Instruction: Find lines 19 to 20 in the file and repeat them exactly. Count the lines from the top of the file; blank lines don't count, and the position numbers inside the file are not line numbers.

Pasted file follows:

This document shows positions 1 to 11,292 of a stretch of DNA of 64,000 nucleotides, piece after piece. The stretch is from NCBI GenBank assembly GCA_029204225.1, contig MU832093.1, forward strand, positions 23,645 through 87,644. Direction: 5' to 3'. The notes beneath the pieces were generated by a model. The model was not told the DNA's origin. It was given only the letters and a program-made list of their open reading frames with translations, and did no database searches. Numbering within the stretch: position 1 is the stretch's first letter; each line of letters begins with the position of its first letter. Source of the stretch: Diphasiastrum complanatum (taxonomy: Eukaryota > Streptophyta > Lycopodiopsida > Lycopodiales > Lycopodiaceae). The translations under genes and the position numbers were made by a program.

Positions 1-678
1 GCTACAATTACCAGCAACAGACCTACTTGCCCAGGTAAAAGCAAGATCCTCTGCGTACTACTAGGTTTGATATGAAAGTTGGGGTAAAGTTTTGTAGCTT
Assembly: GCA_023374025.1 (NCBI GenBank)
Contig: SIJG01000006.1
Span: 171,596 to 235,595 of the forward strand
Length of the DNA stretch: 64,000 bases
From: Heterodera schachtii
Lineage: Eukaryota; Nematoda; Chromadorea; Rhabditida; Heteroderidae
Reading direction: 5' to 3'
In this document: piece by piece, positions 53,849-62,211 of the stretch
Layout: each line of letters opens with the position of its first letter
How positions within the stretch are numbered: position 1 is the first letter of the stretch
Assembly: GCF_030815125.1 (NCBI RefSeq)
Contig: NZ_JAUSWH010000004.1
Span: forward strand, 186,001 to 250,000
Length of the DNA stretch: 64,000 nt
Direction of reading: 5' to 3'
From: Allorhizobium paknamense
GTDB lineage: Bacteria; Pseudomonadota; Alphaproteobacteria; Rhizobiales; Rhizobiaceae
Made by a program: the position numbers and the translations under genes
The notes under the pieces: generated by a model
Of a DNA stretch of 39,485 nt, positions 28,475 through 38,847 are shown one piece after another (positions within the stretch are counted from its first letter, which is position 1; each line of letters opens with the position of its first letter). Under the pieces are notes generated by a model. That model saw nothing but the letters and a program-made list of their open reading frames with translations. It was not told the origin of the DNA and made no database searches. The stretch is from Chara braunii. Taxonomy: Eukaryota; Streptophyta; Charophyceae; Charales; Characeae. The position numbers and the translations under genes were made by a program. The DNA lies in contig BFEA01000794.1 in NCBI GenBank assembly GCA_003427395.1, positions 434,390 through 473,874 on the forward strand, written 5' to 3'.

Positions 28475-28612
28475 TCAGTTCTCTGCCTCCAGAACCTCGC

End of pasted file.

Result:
From: Allorhizobium paknamense
GTDB lineage: Bacteria; Pseudomonadota; Alphaproteobacteria; Rhizobiales; Rhizobiaceae